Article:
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Abstract

Monte Carlo (MC) simulation includes a wide range of stochastic techniques used to quantitatively evaluate the behavior of complex systems or processes. Microsoft Excel spreadsheets with Visual Basic for Applications (VBA) software is, arguably, the most commonly employed general purpose tool for MC simulation. Despite the popularity of the Excel in many industries and educational institutions, it has been repeatedly criticized for its flaws and often described as questionable, if not completely unsuitable, for statistical problems. The purpose of this study is to assess suitability of the Excel (specifically its 2010 and 2013 versions) with VBA programming as a tool for MC simulation. The results of the study indicate that Microsoft Excel (versions 2010 and 2013) is a strong Monte Carlo simulation application offering a solid framework of core simulation components including spreadsheets for data input and output, VBA development environment and summary statistics functions. This framework should be complemented with an external high-quality pseudo-random number generator added as a VBA module. A large and diverse category of Excel’s incidental simulation components that includes statistical distributions, linear and non-linear regression and other statistical, engineering and business functions require execution of due diligence to determine their suitability for a specific MC project.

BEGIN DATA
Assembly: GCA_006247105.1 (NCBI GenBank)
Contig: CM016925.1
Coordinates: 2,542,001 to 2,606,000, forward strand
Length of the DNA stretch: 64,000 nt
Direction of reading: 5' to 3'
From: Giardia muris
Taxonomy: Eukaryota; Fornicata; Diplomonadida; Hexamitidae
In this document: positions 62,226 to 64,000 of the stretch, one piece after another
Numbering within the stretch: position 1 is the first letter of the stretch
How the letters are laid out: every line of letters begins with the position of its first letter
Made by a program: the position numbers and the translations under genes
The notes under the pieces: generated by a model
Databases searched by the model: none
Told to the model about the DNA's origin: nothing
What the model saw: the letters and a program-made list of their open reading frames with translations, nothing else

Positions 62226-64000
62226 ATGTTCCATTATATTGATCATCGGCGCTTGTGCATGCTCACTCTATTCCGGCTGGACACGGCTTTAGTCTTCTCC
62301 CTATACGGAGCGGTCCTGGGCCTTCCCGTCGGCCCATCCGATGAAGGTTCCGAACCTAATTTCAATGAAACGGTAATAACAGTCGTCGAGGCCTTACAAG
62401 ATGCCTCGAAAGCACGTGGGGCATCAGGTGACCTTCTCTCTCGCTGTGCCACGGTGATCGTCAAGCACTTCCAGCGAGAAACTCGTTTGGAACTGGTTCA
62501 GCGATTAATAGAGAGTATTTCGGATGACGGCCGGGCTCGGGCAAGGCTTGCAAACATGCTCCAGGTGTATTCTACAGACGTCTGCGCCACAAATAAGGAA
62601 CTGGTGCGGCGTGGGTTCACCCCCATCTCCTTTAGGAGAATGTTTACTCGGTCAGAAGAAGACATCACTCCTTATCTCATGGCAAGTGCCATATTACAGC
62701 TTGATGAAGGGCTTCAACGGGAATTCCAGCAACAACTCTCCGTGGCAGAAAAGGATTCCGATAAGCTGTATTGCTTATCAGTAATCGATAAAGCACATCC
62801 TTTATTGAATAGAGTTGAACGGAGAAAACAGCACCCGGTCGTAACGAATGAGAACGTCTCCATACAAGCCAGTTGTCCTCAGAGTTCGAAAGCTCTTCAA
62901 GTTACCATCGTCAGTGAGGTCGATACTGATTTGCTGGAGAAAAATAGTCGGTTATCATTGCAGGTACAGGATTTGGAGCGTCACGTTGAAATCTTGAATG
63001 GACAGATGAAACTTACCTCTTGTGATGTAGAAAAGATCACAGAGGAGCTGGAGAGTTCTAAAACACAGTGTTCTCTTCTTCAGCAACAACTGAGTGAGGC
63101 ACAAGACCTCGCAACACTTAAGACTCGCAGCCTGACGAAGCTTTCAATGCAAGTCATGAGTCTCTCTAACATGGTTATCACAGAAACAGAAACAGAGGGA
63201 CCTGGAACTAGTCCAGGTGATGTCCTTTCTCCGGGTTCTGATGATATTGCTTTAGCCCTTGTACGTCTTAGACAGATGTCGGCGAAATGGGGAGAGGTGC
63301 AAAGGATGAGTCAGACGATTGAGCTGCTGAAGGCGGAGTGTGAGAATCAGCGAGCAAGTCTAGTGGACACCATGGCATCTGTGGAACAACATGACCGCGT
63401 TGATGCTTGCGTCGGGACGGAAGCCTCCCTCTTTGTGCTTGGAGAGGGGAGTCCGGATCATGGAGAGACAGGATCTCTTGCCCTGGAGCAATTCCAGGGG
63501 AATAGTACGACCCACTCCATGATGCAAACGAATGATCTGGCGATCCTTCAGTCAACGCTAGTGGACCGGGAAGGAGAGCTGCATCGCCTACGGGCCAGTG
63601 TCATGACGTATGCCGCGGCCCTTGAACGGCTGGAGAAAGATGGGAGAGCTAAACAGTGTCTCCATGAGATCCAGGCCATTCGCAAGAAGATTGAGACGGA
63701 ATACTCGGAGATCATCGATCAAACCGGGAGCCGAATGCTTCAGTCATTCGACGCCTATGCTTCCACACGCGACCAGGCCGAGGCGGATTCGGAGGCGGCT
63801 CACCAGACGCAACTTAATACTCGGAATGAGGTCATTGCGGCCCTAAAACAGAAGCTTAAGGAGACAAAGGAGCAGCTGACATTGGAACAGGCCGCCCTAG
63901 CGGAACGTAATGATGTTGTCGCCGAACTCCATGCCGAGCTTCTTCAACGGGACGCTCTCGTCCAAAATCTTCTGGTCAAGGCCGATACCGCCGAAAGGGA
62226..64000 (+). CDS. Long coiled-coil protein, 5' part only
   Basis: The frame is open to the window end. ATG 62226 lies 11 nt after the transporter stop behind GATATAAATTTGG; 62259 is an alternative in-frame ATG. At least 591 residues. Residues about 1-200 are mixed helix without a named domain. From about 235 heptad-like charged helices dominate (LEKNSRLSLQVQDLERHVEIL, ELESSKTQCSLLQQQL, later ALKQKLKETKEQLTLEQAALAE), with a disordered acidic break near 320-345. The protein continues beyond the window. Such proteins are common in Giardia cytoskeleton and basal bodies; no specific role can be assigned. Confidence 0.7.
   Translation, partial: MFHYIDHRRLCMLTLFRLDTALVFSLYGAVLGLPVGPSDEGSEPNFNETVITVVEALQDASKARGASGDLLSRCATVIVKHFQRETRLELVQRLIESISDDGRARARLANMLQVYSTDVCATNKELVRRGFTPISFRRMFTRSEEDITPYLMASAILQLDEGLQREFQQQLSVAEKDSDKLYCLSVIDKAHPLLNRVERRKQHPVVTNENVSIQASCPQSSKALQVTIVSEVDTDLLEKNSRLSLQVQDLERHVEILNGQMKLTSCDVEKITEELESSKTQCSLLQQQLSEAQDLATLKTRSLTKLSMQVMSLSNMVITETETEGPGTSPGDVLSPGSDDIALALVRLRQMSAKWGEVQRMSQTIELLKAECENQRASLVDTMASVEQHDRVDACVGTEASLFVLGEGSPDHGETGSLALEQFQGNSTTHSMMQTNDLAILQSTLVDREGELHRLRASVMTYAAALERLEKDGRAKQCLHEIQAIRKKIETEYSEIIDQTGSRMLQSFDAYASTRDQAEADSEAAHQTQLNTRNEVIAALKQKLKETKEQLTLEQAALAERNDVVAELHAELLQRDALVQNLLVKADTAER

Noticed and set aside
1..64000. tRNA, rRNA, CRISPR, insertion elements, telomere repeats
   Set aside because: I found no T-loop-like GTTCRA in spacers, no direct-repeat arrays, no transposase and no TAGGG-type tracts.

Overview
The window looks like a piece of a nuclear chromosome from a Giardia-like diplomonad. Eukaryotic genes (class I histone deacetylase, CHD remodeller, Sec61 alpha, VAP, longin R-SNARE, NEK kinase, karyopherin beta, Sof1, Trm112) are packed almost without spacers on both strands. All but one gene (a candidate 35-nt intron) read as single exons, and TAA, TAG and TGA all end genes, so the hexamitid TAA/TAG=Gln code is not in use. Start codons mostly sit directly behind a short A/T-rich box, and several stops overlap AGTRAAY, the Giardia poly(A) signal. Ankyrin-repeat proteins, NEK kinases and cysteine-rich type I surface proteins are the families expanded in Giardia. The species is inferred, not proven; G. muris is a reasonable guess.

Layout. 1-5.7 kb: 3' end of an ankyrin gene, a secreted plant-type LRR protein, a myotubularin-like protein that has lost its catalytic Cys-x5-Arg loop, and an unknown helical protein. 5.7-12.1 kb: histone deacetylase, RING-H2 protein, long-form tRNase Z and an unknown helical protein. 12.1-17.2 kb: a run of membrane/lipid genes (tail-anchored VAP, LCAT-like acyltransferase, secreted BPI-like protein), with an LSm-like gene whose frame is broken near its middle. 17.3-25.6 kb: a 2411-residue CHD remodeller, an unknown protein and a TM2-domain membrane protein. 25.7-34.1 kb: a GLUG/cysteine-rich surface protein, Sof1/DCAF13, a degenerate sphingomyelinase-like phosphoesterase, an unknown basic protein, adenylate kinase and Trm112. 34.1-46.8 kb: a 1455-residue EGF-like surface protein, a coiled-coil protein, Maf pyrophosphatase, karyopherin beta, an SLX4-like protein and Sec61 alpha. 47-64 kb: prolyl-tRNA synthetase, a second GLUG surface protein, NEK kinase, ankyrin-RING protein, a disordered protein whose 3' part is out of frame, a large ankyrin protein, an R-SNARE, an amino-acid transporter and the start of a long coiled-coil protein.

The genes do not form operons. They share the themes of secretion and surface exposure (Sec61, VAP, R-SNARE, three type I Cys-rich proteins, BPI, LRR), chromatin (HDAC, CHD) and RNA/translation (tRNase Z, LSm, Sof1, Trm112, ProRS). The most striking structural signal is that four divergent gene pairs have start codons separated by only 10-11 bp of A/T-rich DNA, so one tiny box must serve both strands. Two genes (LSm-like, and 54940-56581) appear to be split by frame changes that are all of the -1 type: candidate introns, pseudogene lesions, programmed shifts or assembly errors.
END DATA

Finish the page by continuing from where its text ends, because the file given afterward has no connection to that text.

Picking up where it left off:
Editorial note

Although the present article is not directly concerned with “spreadsheets in education”, the decision to publish it was made on more general grounds. Microsoft Excel has received plenty of bad press concerning its statistical functions over a period of many years, and Microsoft has been slow to address many of these issues. However, the situation appears to have improved significantly since the early publications of McCullough & Wilson in the journal Computational Statistics & Data Analysis (references [72] and [73] herein), in which problems with Excel’s statistical functions were highlighted. We have chosen to publish the present article so readers have some more up-to-date information on which to base their decisions. As a final comment, readers should also be aware of the existence of RExcel, a port of the statistical package R to Excel as an add-in. It is a free download and is the work of one of our own editorial board members, Emeritus Professor Erich Neuwirth, University of Vienna. Thus, one may have one’s cake and eat it too: the acknowledged accuracy and respectability of R, along with the friendly, well-known interface of Excel.

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